[GUIDE] How to Make Persistent System Changes (crontab, etc)


#21

Yes, that should work.


#22

Again, thanks!

Now I have to figure a way to do it. Maybe using a cron entry? hmmm time to think!


#23

Update: I’ve managed to create a crontab entry, which copies a modified version of afp.conf to /etc/netatalk every 5 minutes (I wish I could just copy it once and be done with it, but I am not sure how to instract crontab to run the copy only once).

However, I strongly believe that this is a very serious issue, that Western Digital should address. It is crazy, for a consumer device, to need you to ssh to it, change the permissions manually, change the afp.conf file manually, and change ubi0_0 manually in order to set the NAS up, so that it sets safe permissions to whatever you copy to it. I have been using afp to mount disks from several different systems (including an Apple Server, a Centos-based server, an ancient Synology Cube station etc) all these afp implementations maintain the permissions of files copied, as they were in the original disk. So I have to assume that WD’s afp implementation is faulty.

Thanks are due to the participants of this discussion, for offering me the guidance to -somehow- fix a sever security issue affecting my MyCloudMirror device.


#24

Thanks for some interesting concepts!

A while ago I posted some instructions how to run a user boot script. It’s also based on crontab hack.

You will find it here: How to run a user boot script at MyCloud Gen2 (2.11.xx) devices


#25

I saw the thread, but the PR4100 and similar models have a different system architecture, requiring different methods to make persistent system changes. The most notable difference is that the My Cloud Gen 2 stores system files on a hard drive partition, while the PR4100 and similar models use NAND flash partitions. However, they all seem to share a similar or identical config.xml file structure.


#26

Thank you dswv42 for this excellent guide!

Quick question: Is there any way to add a @reboot entry to the crontab?

Thanks.


#27

I’m sure it’s possible, but I haven’t tested it.


#28

What should be the best way to add a cronjob using @reboot?

Also, how can I add a ssh key persistently?

Thanks in advance.


#29

If you have any app installed from the WD app store, you can modify the init / clean scripts to get persistent changes.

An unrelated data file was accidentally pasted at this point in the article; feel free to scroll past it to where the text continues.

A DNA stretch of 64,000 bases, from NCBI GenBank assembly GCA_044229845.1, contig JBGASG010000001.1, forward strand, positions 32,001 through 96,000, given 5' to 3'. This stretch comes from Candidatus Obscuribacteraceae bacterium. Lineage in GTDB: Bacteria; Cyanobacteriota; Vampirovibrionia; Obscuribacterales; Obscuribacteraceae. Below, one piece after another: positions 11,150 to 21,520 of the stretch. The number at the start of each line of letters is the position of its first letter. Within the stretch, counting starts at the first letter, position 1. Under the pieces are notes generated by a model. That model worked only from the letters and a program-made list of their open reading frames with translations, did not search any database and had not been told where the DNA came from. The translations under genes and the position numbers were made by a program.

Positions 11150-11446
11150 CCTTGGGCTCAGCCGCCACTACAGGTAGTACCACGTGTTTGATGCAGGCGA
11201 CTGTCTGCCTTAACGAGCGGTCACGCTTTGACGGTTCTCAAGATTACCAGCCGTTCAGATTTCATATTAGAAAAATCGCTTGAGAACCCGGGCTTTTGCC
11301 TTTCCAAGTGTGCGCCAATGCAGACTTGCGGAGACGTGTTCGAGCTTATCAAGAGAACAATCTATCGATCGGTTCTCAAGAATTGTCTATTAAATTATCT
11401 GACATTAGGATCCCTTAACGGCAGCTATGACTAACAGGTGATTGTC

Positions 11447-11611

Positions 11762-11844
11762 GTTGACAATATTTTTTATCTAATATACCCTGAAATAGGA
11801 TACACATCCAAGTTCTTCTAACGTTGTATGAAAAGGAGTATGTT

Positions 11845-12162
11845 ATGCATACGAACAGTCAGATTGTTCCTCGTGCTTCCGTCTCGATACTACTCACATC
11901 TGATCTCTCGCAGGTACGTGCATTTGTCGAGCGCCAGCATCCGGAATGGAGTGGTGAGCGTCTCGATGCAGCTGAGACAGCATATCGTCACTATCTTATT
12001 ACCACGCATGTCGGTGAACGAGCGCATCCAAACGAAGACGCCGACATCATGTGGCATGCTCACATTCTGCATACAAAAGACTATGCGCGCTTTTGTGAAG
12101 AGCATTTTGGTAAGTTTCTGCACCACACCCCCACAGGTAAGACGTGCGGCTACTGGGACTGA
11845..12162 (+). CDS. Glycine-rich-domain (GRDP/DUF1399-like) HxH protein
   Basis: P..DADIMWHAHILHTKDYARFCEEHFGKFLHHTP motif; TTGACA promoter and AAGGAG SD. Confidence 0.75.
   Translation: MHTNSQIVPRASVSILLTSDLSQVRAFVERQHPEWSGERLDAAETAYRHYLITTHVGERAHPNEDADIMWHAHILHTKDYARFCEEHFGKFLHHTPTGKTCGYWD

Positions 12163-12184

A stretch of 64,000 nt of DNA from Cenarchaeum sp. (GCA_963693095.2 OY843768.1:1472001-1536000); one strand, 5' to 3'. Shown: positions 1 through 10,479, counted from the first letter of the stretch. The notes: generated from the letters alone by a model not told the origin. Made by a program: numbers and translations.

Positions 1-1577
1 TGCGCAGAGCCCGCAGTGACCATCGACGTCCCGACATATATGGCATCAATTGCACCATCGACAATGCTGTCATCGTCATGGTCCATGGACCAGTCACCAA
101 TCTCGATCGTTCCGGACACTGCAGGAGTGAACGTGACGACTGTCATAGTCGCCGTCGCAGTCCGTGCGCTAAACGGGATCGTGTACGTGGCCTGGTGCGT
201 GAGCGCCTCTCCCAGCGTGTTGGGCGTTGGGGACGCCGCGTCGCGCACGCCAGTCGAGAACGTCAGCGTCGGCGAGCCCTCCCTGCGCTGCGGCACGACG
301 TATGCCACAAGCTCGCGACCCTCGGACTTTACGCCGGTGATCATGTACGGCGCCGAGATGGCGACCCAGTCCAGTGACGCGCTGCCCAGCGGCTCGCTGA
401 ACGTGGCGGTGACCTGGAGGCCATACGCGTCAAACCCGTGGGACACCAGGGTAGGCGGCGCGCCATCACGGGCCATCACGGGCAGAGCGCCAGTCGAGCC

Example: persistent home directory (including .ssh dir with authorized_keys)

Go to the app directory.

cd /shares/Volume_1/Nas_Prog
ls

Pick an app, I’m using my entware package but you can use any dir that doesn’t start with an underscore.

cd entware

Prepare the home dir backup directory

mkdir -p home

Edit init.sh

vi init.sh

On app start (e.g. on boot), you want to restore your home directory to /home/root. Add this somewhere in the script. Press i to enter edit mode.

# the first argument is this application's directory
APPDIR=$1

# restore the home directory
rsync -a "${APPDIR}/home/" /home/root

Press escape to exit edit mode. Type :wq to write changes and exit.
Then edit clean.sh

vi clean.sh

On shutdown you want to backup your current home directory to {APPDIR}/home.
Press i for edit mode.

APPDIR=$1

# remove old backup
rm -rf "${APPDIR}/home"
# backup current home directory
rsync -a /home/root/ "${APPDIR}/home"

Press escape to exit edit mode. Type :wq to write changes and exit.

Now test the changes. We’ll check our if our .ash_history gets backed up. Use -a to show hidden files.

ls -a home            # nothing backed up yet
sh clean.sh .         # note the dot!
ls -a home            # tadaaaa!

#30

You say you looked at the source for xmldbc. Where did you find it?


#31

Is there absolutely no other option for scheduling jobs?

S3 backups from the GUI do not do what I need, crontab edits don’t stick, and I would rather not void the warranty. This is frustrating.


#32

Not that I’m aware of.


#33

I meant the GPL source code, as a whole, not for any specific program or module. Link below…